With the fourth quarter earnings season in progress, some 15% of S&P 500 companies have already reported resulted for the past quarter, and while 73% have beat EPS thanks to such pathetic gimmicks as Intel’s effective tax rate collapse, less than half of companies (or 49%) have beat on the top line.
What is worse, is that for Q4 2015, the blended forecast earnings decline is -6.0%, while revenues are expected to sink by 3.5%. This will mark the first time the index has seen three consecutive quarters of year-over-year declines in earnings since Q1 2009 through Q3 2009.
But an even bigger problem is not Q4 2015, which even the consensus which as recently as Sept 30 anticipated would post a Y/Y increase in earnings has admitted will be a -6% disaster, but the first quarter of 2016, where what until just three weeks ago was predicted to be a 1.0% EPS growth from a year ago, has just tumbled to a -1.7% decline, which would make Q1 2016 the first four consecutive quarters of year-over-year EPS declines since the global financial crisis (despite record amounts of stock buybacks).
It may be even worse than that, with the biggest wildcard again being the price of oil.
According to FactSet, “The estimated average price of crude oil for Q1 2016 is $42.29 (based on estimates from 51 contributors). This estimate is above the average price of crude oil for Q4 2015 ($42.15). Going forward, the estimated average price for crude oil is expected to increase sequentially each quarter during the course of 2016. For Q2 2016, the estimated average price is $45.19. For Q3 2016, the estimated average price is $49.59. For Q4 2016, the estimated average price is $52.54.”
In other words, another hockeystick – one which is nowhere more visible than in what consensus expects to happen to energy EPS growth, which was just slashed once again relative to December 31, 2015 all the way from Q1 2016 to Q3 2016, but for some reason Q4 EPS is now expected to soar by 75%!?
Meanwhile, the risk is not Q4 but Q1, where as Factset notes, at this point in time, 11 companies in the index have issued EPS guidance for Q1 2016. Of these 11 companies, 10 have issued negative EPS guidance and 1 has issued positive EPS guidance. Thus, the percentage of companies issuing negative EPS guidance to date for the first quarter is 91% (10 out of 11). This percentage is above the 5-year average of 72%.
It is when looking at this troubing development, and specifically Citi’s global earnings revisions dataset, that the iconic Matt King notes that “one of the most interesting and concerning developments we are keeping an eye on is the drop to a seven-year low in ‘global earnings revisions’, the index our equity strategists compile to measure shifts in consensus expectations.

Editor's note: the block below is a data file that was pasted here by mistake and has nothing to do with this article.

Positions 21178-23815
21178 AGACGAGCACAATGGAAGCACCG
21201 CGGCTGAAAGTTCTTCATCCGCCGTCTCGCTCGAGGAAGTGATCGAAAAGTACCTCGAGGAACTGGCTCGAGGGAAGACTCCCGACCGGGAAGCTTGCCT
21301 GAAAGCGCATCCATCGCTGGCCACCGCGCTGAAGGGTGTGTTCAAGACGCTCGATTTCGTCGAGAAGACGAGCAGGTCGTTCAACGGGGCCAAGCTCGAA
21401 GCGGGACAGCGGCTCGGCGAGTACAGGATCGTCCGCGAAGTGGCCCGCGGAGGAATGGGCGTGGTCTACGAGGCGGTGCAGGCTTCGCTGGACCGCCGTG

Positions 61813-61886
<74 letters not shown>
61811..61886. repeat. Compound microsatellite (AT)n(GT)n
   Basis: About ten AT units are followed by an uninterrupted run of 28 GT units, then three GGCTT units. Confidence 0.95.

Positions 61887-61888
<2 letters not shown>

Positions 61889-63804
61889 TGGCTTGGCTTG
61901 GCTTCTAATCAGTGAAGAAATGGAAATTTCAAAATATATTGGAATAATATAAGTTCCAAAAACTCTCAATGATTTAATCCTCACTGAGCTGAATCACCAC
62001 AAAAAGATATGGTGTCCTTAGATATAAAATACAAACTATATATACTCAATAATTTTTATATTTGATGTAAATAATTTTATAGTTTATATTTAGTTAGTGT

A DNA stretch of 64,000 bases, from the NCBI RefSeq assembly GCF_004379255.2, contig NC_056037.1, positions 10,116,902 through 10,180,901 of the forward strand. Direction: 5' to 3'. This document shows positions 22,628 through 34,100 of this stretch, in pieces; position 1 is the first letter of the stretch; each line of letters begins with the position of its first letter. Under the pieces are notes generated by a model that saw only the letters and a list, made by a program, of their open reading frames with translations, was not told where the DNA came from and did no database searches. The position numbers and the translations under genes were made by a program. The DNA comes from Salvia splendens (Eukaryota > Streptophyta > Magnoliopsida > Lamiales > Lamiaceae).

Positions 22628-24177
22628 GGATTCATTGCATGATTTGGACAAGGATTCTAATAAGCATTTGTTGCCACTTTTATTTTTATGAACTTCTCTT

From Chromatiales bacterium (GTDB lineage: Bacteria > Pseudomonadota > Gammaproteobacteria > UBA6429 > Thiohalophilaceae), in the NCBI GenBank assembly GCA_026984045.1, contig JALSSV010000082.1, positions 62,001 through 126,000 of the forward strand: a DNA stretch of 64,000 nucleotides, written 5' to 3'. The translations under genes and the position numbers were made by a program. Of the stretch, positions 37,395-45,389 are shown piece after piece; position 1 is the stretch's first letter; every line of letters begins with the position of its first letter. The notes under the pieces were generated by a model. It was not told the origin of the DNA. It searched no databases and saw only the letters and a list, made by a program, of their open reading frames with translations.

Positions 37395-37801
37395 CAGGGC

This is what Matt King adds:
What is alarming is the way in which the downward revisions seem to have spread beyond just emerging markets and materials. They are most intense there, but almost every sector has suffered a deterioration, and many are recording near-record levels of downgrades. Why this should be so is slightly mysterious: GDP forecasts seem mostly to be lagging at this point, so it is unlikely analysts are responding to them; guidance from management is another potential factor, but with earnings season only just beginning, many managements have been in blackout periods.
Could equity analysts be getting cold feet in the same way as equity investors seem to be? After all, 2015 did feel like at least the third year running when equity pundits stated at the start of the year that “this is the year earnings really need to deliver, otherwise the market will sell off” – only to find that the market had again re-rated by the year-end. While we do think the leverage cycle revolves more around psychology than about specific levels, our equity strategists have helpfully pointed out that we have usually ticked into the bubble bursting phase at tighter spreads than these, and the only time we have had these spread levels and not had a recession was in 2011, when we were rescued by Draghi doing Whatever It Took.
Indeed, central banks rescued us in 2011 with the biggest “hail mary” can kicking in history. But as the chart of “global earnings revisions” shown below demonstrates, we are now below the 2011 level when Draghi suspended belief in fundamentals for another 3 years.
Who will be the central banker who pulls a Draghi this time around?
via Zero Hedge http://ift.tt/1PsOd9Q Tyler Durden